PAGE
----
Lunch is over, and you climb back into the SUV. The windows are slightly dusty now, the snorkel snakes out of the truck like a black plastic chimney.

The road rumbles beneath you as you leave Jacmel, and your guide points out the landslides from the last hurricane. Part of the seaside road has caved in, but you still have pavement.

The pavement ends. “Now we are off roading,” the projects guy says cheerfully.

The bouncing begins.

Sometimes it is a lot of bouncing, tires squeaking over rocks that once were pavement, sometimes it is smooth as crunchy peanut butter.

You bounce and bounce, your head nodding like a bobble doll.

Vaguely you wonder if bobble dolls were invented in Haiti.

The SUV grumbles as it climbs the mountain, your guide blowing the horn to announce you are coming to the trucks that may be barreling down the road, oblivious, like rich people sweeping past the poor in bored indifference.

White dust cakes the windows as you bounce. You are Jello in a large rectangular box.
Minutes slide by, then the hours. Nearly three hours later, you arrive. There is a small painted sign nailed lopsidedly to a tree with few leaves.

It reads Baie D’Orange.

The community representative with his dark sunglasses and his Fidel Castro-like cap comes and greets you. He climbs into the SUV.

You bounce some more as the vehicle creeps down a hill.

At the bottom of the hill there are scattered trees and a house. Beneath the small copse of trees is a coffin.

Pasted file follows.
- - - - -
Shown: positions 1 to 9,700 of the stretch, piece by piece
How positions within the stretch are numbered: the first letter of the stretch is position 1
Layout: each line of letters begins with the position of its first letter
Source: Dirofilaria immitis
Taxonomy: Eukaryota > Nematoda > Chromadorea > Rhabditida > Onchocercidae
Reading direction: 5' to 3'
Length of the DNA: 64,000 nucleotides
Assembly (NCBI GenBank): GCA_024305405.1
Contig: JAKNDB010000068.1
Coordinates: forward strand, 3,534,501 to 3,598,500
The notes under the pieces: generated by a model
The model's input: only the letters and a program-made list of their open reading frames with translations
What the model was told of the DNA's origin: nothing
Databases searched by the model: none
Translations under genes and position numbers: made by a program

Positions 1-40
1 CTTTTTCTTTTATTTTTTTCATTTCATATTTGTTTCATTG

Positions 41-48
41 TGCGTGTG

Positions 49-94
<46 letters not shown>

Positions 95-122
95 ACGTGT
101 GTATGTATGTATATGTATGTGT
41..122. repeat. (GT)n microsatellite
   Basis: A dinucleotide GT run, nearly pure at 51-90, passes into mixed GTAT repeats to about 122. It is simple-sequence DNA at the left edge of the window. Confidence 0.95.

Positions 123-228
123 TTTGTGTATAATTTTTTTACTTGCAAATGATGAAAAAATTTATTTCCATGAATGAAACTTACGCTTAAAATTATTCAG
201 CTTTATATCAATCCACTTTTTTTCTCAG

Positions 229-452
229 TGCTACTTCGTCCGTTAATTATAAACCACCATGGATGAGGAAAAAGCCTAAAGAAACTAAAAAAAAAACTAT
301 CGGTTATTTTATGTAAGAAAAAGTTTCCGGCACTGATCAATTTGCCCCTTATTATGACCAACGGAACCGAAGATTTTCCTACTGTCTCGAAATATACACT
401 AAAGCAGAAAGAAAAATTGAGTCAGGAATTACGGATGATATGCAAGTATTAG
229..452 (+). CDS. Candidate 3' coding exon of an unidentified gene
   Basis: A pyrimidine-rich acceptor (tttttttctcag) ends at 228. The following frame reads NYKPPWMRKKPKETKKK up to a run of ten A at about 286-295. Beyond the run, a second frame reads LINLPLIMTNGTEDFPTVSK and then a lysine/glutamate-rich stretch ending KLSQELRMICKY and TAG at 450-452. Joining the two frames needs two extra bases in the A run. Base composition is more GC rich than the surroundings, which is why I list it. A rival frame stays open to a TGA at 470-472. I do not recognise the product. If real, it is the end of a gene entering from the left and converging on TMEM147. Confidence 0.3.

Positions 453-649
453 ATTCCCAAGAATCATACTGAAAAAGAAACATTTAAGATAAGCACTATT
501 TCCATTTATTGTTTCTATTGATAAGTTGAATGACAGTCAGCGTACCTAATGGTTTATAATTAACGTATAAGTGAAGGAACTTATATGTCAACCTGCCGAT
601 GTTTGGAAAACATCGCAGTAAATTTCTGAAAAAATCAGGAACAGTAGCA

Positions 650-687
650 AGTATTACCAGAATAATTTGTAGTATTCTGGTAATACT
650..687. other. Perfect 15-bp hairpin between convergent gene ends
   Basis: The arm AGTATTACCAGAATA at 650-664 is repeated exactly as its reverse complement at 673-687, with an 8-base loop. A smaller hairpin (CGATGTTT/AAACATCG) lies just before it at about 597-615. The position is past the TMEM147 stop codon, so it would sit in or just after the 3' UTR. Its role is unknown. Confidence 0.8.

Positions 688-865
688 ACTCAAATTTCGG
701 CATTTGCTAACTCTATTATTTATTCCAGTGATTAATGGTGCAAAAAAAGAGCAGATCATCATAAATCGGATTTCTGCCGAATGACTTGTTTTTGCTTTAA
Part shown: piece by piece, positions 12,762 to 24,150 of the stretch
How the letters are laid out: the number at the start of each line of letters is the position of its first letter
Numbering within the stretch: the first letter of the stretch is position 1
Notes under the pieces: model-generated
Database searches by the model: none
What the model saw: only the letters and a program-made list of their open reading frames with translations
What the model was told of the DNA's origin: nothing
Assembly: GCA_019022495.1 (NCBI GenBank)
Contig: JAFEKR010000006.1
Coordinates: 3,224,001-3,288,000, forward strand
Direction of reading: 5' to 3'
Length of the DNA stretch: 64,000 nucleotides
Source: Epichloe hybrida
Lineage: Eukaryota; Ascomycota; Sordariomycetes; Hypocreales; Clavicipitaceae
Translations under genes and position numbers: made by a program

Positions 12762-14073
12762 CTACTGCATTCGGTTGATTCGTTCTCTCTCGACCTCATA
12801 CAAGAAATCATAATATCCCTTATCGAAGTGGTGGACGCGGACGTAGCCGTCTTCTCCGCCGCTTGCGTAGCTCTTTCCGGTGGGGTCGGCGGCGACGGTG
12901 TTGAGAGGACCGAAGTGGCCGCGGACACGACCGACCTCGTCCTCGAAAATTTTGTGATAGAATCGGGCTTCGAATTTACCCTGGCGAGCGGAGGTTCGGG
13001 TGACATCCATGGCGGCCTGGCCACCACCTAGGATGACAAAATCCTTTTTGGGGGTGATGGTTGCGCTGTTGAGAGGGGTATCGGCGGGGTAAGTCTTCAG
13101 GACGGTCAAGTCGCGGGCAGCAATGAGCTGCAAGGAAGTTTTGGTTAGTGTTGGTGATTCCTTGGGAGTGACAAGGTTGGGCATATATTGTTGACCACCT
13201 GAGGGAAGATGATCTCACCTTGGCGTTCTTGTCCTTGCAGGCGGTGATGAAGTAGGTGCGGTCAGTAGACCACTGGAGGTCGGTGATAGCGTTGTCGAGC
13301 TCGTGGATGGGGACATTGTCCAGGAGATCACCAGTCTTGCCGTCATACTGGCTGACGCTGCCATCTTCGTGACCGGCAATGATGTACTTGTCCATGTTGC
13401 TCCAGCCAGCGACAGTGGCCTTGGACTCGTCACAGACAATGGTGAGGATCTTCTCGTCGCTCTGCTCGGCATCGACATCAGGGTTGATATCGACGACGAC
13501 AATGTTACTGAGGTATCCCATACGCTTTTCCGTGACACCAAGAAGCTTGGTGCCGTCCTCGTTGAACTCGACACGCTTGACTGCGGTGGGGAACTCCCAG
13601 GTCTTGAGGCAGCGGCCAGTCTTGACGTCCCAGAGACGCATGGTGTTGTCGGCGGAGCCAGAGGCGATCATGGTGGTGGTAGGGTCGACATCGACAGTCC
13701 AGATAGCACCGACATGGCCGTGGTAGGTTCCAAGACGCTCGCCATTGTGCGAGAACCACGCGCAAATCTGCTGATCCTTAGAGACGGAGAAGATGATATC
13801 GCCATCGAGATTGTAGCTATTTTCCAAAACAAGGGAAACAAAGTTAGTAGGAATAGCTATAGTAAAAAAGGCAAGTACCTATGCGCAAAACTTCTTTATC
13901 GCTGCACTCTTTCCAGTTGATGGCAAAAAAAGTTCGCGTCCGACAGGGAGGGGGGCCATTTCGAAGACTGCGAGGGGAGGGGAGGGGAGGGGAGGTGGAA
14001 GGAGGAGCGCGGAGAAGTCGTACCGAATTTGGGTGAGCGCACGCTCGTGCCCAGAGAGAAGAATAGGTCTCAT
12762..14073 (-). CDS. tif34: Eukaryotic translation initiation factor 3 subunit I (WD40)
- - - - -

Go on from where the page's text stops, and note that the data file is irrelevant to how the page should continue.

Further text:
The official kindly explains this is the house of the coffin maker.

The wood coffin sits in silence, patiently waiting to be filled. Its patience is always rewarded because the hunger is bad.

You look at the wood coffin, sitting there beneath the quiet trees, like a little wood house.

Then the SUV growls off, and you bounce some more.

You know you are going somewhere.

You will soon get there.

You aren’t certain what you will find. Maybe there will be a sad-faced child with sunken cheeks or a stoic mother who will tell you in painstaking detail how her twins died, 21 days apart, shrinking into their bodies like collapsed balloons.

Or a woman asked to sell her son like a goat to pay off a debt.

Or a man telling you about a woman who died yesterday from the hunger, who is now being welcomed into the dark earth.

Or a chorus of voice calling out the names of their loved ones who died from the hunger when you ask who has lost someone from malnutrition.